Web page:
The Seasons Come and Go and the California Kid Wins Two In A Row

Episode 76

October 11, 2015

I saw the reports of  snow just across the border from the County this morning. Part of me says, “Noooooooo!” yet another part realizes that as a season come to an end regeneration, regrouping , and renewing take place.

As a Christmas tree grower I have come to realize the importance of the seasons.   Spring comes with its promise of fresh growth much of that energy  a result of stored chemicals from the previous year. I get excited by the buds as they swell in size.

During the summer the trees exhibit bursts of growth as lateral and terminal buds yield shoots of soft pale green. The nutrients I have supplied via fertilizer fatten the stems and add growth rings.

The fall season means that it is shearing and shaping time. The classic conical shape of the evergreen Christmas tree is developed by careful manipulation of growth characteristics.

The Christmas tree grower markets the fruits of their labor during the Holy Season. After the Christmas rush the grower takes the time to reflect on the past season and plan for the next. Errors are assessed and improvements are cataloged for future use.

Racing is similar as we approach the winter. Racing results are evaluated. What worked and did not work are cataloged. Sponsor packages are developed for the next season.

As spring approaches the anticipation mounts as the racing season draws nigh. Fabrication and builds fill the time needed to make get the race car and race driver ready. Sponsor packages are in the hopper and a game plan is in place.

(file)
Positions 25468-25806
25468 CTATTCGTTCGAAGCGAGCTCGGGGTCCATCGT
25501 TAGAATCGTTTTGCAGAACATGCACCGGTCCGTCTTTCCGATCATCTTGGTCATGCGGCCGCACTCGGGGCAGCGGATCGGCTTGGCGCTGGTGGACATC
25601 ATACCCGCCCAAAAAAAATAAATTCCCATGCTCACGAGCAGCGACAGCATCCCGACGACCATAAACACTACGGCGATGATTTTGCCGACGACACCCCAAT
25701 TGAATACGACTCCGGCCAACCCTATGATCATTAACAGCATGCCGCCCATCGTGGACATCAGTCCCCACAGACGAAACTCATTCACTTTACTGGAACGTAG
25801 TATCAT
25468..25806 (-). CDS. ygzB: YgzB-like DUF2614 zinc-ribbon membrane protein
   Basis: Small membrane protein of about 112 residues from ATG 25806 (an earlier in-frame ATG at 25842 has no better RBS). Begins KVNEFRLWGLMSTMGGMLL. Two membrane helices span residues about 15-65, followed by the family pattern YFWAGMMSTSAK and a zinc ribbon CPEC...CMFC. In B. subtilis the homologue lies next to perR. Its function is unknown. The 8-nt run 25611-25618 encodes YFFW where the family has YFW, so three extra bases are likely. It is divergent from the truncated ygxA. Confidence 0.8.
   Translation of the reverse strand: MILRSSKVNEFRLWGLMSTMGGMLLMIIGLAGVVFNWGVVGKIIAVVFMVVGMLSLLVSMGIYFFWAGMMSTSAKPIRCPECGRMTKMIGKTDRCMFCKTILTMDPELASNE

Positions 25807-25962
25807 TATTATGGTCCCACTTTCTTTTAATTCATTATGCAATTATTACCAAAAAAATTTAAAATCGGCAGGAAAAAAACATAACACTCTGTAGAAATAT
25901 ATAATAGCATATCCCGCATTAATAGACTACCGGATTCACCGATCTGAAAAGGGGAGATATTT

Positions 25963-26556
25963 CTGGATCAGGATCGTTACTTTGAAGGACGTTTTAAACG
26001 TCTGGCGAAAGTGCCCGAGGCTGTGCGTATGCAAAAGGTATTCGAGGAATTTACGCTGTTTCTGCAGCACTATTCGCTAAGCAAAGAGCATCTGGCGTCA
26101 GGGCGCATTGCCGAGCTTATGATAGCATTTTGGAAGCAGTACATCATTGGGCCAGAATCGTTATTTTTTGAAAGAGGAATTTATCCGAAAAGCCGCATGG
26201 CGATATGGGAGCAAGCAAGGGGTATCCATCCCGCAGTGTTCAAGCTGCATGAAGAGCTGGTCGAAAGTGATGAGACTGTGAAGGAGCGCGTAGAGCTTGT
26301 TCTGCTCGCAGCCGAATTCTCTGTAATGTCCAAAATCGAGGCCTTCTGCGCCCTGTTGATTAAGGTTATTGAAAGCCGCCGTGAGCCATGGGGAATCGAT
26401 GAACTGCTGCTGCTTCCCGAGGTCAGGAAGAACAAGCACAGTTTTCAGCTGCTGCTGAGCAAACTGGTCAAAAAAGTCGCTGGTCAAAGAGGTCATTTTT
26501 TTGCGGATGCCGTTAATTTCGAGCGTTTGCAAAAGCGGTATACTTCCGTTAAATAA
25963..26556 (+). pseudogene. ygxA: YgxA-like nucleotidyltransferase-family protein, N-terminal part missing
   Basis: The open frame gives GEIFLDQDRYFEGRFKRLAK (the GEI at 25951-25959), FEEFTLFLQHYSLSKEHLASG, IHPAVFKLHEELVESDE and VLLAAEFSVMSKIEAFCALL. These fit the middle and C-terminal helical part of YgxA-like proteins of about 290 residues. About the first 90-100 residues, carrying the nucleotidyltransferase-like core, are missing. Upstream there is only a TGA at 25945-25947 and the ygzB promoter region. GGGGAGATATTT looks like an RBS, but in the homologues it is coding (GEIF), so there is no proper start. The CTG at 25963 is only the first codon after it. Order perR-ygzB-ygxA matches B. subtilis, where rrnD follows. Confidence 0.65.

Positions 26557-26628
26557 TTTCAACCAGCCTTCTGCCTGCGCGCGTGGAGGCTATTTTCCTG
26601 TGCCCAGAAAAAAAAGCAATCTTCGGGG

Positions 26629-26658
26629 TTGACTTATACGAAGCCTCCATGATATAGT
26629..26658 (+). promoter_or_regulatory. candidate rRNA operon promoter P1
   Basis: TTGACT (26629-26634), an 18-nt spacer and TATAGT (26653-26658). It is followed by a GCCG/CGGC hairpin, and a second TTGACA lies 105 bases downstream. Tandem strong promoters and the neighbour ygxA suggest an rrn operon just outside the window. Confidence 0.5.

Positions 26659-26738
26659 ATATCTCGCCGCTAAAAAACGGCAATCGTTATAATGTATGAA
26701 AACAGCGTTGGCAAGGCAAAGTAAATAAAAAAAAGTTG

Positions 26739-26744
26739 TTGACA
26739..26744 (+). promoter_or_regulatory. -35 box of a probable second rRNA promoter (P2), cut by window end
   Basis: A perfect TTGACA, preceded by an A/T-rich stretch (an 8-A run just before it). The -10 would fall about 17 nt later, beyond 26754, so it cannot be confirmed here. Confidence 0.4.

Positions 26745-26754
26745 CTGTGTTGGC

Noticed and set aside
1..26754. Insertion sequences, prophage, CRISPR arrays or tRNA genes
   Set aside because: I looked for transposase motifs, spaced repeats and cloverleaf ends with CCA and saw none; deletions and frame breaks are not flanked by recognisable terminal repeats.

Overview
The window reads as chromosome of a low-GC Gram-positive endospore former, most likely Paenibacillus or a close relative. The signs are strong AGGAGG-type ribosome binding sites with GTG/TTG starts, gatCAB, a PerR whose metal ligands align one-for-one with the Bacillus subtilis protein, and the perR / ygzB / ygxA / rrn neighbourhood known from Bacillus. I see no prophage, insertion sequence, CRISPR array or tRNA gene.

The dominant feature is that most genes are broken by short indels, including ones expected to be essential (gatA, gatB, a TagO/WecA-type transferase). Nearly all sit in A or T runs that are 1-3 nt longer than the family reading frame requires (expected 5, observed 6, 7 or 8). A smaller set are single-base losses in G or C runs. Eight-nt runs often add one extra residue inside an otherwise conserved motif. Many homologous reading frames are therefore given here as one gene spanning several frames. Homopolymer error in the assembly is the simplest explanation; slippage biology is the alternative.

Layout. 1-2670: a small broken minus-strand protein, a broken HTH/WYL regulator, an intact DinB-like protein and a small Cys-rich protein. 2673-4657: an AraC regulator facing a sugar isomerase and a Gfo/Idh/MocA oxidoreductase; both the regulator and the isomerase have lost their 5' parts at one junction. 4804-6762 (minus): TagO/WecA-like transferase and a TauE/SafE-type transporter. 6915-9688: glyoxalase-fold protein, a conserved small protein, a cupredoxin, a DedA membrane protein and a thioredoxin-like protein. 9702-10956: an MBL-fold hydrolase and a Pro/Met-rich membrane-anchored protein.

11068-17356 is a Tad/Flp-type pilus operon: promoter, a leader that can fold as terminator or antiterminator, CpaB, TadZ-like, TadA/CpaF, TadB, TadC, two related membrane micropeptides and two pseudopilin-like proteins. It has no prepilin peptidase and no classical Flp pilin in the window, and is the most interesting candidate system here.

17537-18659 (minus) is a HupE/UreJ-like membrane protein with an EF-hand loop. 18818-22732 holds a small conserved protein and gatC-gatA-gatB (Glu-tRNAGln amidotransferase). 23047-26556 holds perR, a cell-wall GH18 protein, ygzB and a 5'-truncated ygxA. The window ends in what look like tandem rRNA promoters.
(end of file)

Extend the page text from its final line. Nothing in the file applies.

Races begin and results pour in both good and not so good. I jokingly  told Dan Haines at Haney Building Specialties as I worked on my kart that my goal was to win every race. The reality was that I went through my first season of not winning one race. I finished second a couple of times otherwise third was my lot in life. Consistency earned the second spot in the points race behind rookie Damian Theriault of Caribou(more about him later).

The end of the season features extended laps and attempts to make equipment work without having to spend more money. The professional ranks lay off crew members to save money in the off-season. After the season finale I think of the trees around Hale Tree Farms which have shed their leaves and have done their job. My kart sits on its stand awaiting a place to store it for the winter.

After winter fresh parts will replace those worn in battles on the race track as I once again prepare for another season of racing.

The pre-race grid at Richmond Kart Track where Spud Speedway and Thundering Valley points champion Damian Theriault of Caribou competed in the Halloween Howler.Photo courtesy JRT Customs

The pre-race grid at Richmond Kart Track where Spud Speedway and Thundering Valley points champion Damian Theriault of Caribou on the #53 competed in the Halloween Howler.Photo courtesy JRT Customs

Points Champion Tries New Track

Caribou’s Damian Theriault, an eighth grader at the middle school, took advantage of harvest break and raced at a new track for him, Richmond Karting Speedway in Richmond, Maine. The races were part of the season finale, “The Halloween Howler”.

Theriault was swapping the lead when he and the leader went off the track resulting in him hitting the wall hard throwing the toe way off. He was able to get back on the track and salvage second place despite an ill-handling kart,

That was two weekends in a row where persons named Theriault slammed the wall head on. Thankfully Damian was not hurt as bad as Austin.

Kody Swanson, family, and crew celebrate his win at the "Salt City 78" at Syracuse Fairgrounds. Photo courtesy T-K Motorsports

Kody Swanson, family, and crew celebrate his win at the “Salt City 78” at Syracuse Fairgrounds. Photo courtesy T-K Motorsports

Swanson Wins Final Race at Syracuse Fairgrounds